Statement presented by Willy Fautré, director of HRWF, at the OSCE Human Dimension Implementation Meeting on 22 September in Warsaw


HRWF (22.09.2016) – “In 2014, a welder at a Polish shipyard died in a horrible accident. According to the Polish Labour Inspectorate, the safety measures in place were not sufficient to provide even a minimum of safety to the welder. He was wearing flammable clothing provided to him by Armex, the company that employed him. Armex is a Polish company that is tied into a complex structure of companies that are co-owned by Polish and North Koreans representing their government and provide Polish companies with North Korean cheap labourers. The welder who died was a North Korean national, working 12-hour workdays (excluding overtime), 6 days per week. Not allowed to go anywhere in Poland except for work and home, not receiving proper compensation for his work (just his living expenses), forced to participate in ideological sessions worshipping an absolute god-like leader in his spare time, not having received a labour contract, and not in possession of his own passport, Chŏn Kyongsu was a victim of forced labour. A special kind of forced labour at that, one that is ideologically enforced and shaped, exported across borders and instigated and executed by the state.” This is an excerpt from the 115-page report of the Leiden Asia Centre entitled “North Korean Forced Labour in the EU: the Polish Case.” (


Over the last couple of years, the amount of work permits issued to North Korean workers in the EU has increased to around 500 per year with the amount accumulating to a total of 2783 work permits granted between 2008 and 2015.


Notable shipbuilding companies linked to North Korean workers are Crist S.A. and Nauta. S.A. Crist has worked on vessels for European companies located in Denmark, France, Germany, Netherlands, Spain, UK amongst others, and additionally for Norway, Cameroon and other non-EU countries. Nauta also works on NATO military vessels and is NATO certified, which may pose some global security and intelligence concerns.


Exploitation of North Korean workers in Poland


North Koreans that are sent to Polish shipyards and other worksites as forced laborers are subject, by their own political regime, to various forms of exploitation with the passive approval of the Polish authorities. Examples of unlawful exploitation of these workers include:


  • Work hours ranging between 12 and 16 hours a day, with only one or two days of rest a month;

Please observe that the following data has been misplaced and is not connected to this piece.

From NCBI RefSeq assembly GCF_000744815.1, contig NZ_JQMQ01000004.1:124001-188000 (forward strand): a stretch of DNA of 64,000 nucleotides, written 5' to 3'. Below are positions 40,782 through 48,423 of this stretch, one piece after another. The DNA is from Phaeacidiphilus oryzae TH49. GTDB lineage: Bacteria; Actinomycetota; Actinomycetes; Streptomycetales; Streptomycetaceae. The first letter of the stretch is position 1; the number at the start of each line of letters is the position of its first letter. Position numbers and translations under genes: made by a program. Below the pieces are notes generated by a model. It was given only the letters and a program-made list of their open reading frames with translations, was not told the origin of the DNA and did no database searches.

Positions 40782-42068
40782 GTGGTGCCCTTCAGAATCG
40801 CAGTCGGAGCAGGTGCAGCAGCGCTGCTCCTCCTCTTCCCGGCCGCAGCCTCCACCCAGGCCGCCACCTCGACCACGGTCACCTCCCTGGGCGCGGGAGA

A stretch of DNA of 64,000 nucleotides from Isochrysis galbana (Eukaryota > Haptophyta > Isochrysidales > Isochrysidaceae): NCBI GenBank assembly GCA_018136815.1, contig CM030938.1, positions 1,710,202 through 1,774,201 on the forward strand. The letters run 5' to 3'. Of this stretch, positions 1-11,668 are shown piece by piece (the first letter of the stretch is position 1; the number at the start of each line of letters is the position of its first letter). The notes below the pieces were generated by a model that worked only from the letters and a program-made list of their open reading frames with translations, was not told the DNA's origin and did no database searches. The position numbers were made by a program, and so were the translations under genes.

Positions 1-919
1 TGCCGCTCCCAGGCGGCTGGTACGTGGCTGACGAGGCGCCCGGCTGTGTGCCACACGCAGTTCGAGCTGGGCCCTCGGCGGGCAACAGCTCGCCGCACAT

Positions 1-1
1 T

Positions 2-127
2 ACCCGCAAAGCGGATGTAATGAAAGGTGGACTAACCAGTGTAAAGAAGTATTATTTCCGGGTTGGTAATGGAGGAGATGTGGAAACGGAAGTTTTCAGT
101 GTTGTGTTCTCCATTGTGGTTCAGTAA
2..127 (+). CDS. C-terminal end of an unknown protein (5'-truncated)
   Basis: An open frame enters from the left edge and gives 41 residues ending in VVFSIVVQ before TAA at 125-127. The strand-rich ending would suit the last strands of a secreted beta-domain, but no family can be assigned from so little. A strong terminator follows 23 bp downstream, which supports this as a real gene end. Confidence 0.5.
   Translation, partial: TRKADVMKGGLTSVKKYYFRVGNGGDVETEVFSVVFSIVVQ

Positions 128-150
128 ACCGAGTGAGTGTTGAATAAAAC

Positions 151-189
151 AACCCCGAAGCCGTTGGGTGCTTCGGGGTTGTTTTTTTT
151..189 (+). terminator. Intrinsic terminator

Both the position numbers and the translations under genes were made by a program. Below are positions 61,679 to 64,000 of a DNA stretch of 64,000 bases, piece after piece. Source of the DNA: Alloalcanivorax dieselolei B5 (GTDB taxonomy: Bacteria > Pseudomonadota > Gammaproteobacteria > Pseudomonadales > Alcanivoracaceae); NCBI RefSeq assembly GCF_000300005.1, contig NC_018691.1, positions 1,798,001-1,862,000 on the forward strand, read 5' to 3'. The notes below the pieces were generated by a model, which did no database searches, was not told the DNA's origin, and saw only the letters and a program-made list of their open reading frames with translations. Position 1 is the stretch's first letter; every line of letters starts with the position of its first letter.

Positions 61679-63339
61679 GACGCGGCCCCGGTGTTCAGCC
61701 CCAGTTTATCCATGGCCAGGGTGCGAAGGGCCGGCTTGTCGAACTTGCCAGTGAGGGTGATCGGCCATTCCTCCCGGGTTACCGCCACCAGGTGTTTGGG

• An average monthly wage of $120-150 per month, which is only 10-20% of their actual labor value in the contracts. As they are not allowed to have a bank account or to receive this money in cash, they are given a small stipend for personal use and will only collect their accumulated wages upon return to North Korea;
  • Upon arrival in Poland, workers’ passports and visas are confiscated by a North Korean so-called ‘supervisor’;
  • While in Poland, North Korean workers are denied freedom of movement. Every day they are transferred to and from their worksite and dormitories by bus, and are under constant surveillance by North Korean security agents; they may not have any contact with the local population, and are separated from non-North Korean workers in their workplaces.


The Polish authorities are fully aware of this situation and yet these systematic violations of the ILO standards have not been addressed by a revision of their policies or sanctions against the actors involved in the exploitation of these workers.


A number of Polish companies have been identified as employing North Korean laborers and subjecting them to these improper work conditions:


  • Alson Sp. Z.o.o.
  • Aramex Elektro Sp. Z.o.o.52
  • Aramex Sp. Z.o.o.
  • Borgwarner Poland Sp. Z.o.o.
  • Fabryka Mebli „Ryś’ Sp. Z.o.o.
  • FLAIR POLAND Sp. Z o.o.
  • Fms Kielce Sp. Z o.o. Mielec
  • Fms Kielce Sp. Z.o.o. Ceramika Harasiuki – Harasiuki
  • HSBC Service Delivery (Polska) Sp. Z.o.o.
  • JP Construct Sp. Z.o.o.
  • K&K Select Sp. Z.o.o.
  • K&K Select Aviation Sp. Z.o.o.
  • K&K Selekt Itd. – Foreigners Recruitment
  • Kobylnica
  • Medif Prywatna Kasa Chorych Sa
  • Monolit Sp. Z.o.o.
  • Przedsiębiorstwo Produkcyjno – Handlowe „Postęp’ S.A.
  • Przedsiębiorstwo Usługowo – Handlowe Modern – Bud Sp. Z.o.o. Gospodarstwo Rolne

Tomasz Kociszewski

  • Puckie Centrum Medyczne Sp. Z.o.o. Sp. Komandytowa Zs. W Pucku,
  • Redshield Sp. Z.o.o.
  • Stalbud – Budownictwo Sp. Z.o.o.
  • Stalbud – Konstrukcje Sp. Z.o.o.
  • Uniwersytet Gdański (Gdańsk),
  • Wonye Sp. Z.o.o.


Three North Korean state companies have provided Polish companies with North Korean workers:


  • Korea Cholsan General Corporation
  • Korea Rungrado General Trading Corporation
  • Korea South – South Cooperation Corporation


An exceptional 32-minute investigation video report made by Polish journalists about the exploitation of North Korean workers in Poland is available online at the following web addresses: (Sub-titles in English and French) (German)

More reports about North Korea’s involvement can be found at the following web address: (Dutch)

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